I was reflecting this weekend on the hundreds of conversations I have had with people in session, with my non-diet colleagues, people responding to these emails, comments on FB or YouTube, etc.  

Since this blog and all the free resources here are made to serve those who want freedom from the oppression of diet trauma, fat prejudice (internal and external), food rules, using food and body to prove worth, success and lovability and healing from the symptoms of trauma, I wanted you to know that you aren’t alone in what is helping people and making sense to maybe why healing takes the time it seems to take.

Here is what people are saying is going well and what is missing in their journey 

What works:

  1. Going deeper than just reading and listening to podcasts.  We do need to renew our mind with how the body works, with how restriction creates an obsession response in the brain, how if we are taught prejudice at an early age, we have to choose to see others and ourselves outside of that structure.   However, I hear from people who have stayed in the “learning” phase of recovery for YEARS.  Learning is always ongoing, but the pragmatic of healing the body from restricting and binging does not take years.

So, what I am saying?  People who act with mechanical eating moving to body-based eating/flexibility move on to competent eating and struggle less with not trusting themselves.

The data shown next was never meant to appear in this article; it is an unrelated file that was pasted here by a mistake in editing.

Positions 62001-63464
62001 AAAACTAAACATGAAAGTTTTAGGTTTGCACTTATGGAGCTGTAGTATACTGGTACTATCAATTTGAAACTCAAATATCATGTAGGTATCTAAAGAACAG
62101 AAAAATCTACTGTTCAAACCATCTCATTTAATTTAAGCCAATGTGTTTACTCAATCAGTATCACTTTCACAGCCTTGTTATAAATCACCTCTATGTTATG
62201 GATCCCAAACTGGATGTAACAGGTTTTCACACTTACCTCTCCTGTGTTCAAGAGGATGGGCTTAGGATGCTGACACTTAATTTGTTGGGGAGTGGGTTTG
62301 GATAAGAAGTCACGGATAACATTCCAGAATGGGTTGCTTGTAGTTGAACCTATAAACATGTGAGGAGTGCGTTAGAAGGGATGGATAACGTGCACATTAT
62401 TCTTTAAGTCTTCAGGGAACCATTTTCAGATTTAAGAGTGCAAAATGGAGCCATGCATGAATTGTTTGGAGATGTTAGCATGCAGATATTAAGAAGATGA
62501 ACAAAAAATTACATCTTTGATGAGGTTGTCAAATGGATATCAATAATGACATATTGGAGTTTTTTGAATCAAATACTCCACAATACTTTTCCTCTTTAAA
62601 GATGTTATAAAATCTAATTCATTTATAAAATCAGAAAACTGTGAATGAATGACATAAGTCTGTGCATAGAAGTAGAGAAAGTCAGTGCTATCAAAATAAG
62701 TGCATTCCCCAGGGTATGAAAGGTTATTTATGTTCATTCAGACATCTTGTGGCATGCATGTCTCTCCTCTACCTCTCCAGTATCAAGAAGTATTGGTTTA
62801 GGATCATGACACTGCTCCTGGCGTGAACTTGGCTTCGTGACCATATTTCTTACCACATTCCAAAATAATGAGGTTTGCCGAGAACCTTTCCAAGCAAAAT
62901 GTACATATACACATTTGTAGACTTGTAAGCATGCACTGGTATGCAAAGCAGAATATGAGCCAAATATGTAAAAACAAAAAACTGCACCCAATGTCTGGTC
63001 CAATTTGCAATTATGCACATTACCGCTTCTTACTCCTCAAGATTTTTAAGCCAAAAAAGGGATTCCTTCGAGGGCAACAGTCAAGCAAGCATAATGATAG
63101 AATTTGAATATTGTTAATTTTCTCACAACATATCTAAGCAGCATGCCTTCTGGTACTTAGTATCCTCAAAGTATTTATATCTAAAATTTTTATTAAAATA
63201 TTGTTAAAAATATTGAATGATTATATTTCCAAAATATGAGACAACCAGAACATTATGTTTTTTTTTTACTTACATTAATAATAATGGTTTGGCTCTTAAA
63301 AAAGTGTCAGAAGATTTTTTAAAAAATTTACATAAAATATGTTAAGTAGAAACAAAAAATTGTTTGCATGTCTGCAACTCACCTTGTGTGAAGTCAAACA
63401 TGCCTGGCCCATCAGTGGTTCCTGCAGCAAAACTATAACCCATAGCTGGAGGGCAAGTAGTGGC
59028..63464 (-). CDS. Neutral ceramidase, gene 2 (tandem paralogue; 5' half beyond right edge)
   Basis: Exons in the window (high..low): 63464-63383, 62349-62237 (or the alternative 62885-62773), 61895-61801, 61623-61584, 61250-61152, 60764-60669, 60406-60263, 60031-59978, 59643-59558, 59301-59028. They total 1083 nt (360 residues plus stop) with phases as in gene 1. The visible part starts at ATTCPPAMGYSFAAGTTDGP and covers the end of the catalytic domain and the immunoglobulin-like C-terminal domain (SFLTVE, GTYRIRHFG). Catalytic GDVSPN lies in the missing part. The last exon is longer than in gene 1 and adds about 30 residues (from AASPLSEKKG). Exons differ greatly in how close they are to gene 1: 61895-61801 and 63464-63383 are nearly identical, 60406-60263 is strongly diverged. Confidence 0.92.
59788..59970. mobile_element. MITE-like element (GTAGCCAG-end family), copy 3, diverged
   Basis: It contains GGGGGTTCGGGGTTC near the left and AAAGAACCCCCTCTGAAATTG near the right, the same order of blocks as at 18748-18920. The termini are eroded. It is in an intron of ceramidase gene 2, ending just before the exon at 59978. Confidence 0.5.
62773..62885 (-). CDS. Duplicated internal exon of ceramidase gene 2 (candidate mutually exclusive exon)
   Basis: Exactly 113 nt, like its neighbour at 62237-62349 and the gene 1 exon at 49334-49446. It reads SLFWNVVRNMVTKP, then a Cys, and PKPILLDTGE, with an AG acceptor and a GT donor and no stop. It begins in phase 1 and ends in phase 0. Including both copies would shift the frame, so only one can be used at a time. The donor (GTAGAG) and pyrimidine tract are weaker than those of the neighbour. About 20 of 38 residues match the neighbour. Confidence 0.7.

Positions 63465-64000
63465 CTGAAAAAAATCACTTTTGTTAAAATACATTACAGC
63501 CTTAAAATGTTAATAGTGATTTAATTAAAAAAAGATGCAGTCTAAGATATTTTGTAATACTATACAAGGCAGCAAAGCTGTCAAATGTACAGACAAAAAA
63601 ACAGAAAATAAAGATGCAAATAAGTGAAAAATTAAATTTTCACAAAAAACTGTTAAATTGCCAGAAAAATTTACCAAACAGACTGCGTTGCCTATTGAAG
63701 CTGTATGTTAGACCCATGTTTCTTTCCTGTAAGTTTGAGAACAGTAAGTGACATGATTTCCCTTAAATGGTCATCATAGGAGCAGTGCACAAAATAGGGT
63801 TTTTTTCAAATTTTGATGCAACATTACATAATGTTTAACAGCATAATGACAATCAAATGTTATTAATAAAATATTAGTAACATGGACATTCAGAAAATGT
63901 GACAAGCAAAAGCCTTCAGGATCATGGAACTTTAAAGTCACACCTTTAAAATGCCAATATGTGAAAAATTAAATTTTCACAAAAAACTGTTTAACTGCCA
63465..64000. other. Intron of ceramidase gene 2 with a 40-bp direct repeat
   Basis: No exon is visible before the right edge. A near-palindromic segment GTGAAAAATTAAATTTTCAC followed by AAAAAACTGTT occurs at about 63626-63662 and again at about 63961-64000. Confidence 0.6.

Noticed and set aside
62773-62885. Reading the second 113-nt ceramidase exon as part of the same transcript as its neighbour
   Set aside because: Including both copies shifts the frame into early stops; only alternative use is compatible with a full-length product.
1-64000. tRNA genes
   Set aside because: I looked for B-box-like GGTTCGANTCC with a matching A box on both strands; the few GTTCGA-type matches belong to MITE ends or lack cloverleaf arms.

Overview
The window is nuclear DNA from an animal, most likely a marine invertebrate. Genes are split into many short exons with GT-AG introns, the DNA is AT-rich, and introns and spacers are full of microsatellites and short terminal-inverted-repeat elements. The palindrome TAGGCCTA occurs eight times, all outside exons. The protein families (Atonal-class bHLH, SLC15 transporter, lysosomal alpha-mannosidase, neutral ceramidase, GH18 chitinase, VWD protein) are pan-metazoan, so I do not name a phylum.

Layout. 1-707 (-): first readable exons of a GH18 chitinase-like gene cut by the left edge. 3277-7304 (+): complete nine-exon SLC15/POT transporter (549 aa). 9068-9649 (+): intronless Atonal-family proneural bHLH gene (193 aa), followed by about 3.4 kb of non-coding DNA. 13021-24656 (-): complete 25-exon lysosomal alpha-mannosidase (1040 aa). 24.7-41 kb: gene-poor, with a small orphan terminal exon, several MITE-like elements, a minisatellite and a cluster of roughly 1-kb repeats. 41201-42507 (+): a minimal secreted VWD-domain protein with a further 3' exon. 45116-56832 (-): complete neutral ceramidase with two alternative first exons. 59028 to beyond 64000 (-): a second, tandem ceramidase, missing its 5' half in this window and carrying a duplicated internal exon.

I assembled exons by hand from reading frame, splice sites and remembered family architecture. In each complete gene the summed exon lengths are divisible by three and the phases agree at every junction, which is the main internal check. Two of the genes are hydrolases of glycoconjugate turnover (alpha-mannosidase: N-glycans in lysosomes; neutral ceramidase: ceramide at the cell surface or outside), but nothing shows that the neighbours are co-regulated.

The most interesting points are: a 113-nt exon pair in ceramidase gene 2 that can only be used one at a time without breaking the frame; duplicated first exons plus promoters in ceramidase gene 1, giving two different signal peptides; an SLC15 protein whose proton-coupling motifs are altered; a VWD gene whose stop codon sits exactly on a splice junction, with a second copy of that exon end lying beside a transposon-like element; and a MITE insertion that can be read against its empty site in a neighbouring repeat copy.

2. Relationship to create a neuropathway for having a voice.   Recovery can be a lonely journey.  People use negative language (bad food, junk, I feel bloated, etc.) as a norm so it takes a lot of desire to find the truth and live it out with how we eat, how we treat ourselves and view others.

The more people take risks to get in partnership with safe professionals who understand how to mirror healthy relationships, help you know your own signals of hunger, fullness, digestions, emotions and sensation, needs and preferences, the quicker we can move on into having a more flourishing life.

This also means relationship with safe groups speaking life and acting, people who are willing to be curious and listen, etc.   Isolation is like putting a wet blanket on growth.

  1. Getting to the root of the fears of weight gain, getting needs met, being vulnerable and “real”, things that trigger you…. These are all signs of an experience in a time when you did not have capacity to cope with it nor support are running how your respond to a present-day circumstance.

A couple of examples.  We know as adults that people come in all shapes and sizes naturally, that you cannot tell a person’s health or habits based on size or their “happiness” based on thinness, yet we might get jealous of a thin person, romanticizing their life.  While it is true that thin people get projected on less about their health status or get criticized less based on size, it does not mean they are happier, have good relationships, etc.  Yet suddenly, something in us might start saying that “if I was just like them, I wouldn’t be sick, I would be more confident, etc.” yet we do not know anything deeper than what we see.   This is an example of projection and romatization, common defense mental strategies that we do when we are young to cope with rejection.